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About a year and a half ago I wrote a series of articles on the Puzzlebox Orbit, a small NeuroSky  helicopter that hovers up and down when you concentrate on it. It was a cool little gadget, but what about using your thoughts to fly something a little bigger… say, a plane? Researchers at the Technical University of Munich  and the Technical University of Berlin have created a system that can do just that.Of course, for now the ‘plane’ in question is purely virtual. The system is comprised of an EEG recording cap that sends signal to a clever algorithm that translates brain activity into commands that control a flight simulator.

It’s part of “Brainflight”, an EU funded research effort with the long term goal of making flying accessible to more people and easier in general for pilots (among other things). This isn’t the first german thought-controlled vehicle we’ve seen, but it is the first that attempts control of a realistic plane.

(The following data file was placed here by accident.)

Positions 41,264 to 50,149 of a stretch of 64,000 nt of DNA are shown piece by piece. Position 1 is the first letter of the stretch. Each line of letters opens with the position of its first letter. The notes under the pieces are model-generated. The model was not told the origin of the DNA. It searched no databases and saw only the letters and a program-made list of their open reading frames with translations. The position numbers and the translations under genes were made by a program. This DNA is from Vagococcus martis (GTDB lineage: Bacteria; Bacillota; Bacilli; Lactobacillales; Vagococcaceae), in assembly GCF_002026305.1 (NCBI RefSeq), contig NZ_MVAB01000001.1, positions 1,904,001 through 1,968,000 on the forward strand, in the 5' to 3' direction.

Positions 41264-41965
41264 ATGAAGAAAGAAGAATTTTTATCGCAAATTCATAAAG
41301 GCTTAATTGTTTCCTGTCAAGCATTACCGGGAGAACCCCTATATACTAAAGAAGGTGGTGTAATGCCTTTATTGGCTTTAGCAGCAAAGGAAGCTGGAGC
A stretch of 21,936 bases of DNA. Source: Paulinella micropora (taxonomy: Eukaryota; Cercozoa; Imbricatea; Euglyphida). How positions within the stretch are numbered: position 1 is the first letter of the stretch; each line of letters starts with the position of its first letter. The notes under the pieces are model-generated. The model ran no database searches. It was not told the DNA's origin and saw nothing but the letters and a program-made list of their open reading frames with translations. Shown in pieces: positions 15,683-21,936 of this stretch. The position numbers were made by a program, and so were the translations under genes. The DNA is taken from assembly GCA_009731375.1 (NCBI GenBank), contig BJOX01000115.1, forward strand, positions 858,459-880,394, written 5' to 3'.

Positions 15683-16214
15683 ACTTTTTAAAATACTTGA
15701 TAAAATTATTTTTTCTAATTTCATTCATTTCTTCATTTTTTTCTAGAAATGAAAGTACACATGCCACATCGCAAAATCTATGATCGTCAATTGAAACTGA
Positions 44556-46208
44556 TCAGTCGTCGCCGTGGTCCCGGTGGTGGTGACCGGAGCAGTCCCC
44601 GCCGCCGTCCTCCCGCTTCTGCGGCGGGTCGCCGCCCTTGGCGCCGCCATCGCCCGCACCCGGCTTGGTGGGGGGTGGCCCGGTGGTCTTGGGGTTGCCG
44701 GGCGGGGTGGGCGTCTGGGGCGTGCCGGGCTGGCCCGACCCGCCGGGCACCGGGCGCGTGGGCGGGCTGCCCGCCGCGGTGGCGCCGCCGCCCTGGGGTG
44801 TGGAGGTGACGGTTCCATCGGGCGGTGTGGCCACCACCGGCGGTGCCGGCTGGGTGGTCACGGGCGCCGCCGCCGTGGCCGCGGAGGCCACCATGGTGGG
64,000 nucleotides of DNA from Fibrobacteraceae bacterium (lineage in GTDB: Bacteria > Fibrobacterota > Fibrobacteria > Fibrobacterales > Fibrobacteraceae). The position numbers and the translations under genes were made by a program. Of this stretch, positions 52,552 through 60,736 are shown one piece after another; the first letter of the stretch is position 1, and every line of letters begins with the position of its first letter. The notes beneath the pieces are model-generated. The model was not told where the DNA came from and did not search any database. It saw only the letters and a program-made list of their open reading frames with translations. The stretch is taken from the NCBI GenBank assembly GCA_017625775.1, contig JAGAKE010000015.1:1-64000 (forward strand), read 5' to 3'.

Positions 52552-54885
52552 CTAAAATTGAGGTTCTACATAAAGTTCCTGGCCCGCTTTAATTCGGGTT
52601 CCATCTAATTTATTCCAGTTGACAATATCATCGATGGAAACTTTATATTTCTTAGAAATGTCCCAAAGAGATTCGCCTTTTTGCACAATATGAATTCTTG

One of the biggest successes of this research is the high precision that test subjects learning to use the Brainflight system attained. The seven subjects had varying degrees of prior flight experience (and one with no cockpit experience whatsoever), but some of them managed feats such as landing in low visibility; the most adept of the test pilots managed to follow 8 out of 10 of test headings given with under 10* deviation in course. Pretty good, considering BCI systems often have a hard time responding delicately enough to control simple wheeled vehicles with precision, let alone something as complex as a professional grade flight simulation.

Researchers from the two universities will reportedly present their results officially in Deutscher Luft- und Raumfahrtkongress 2014 (German Air and Space Conference) in September.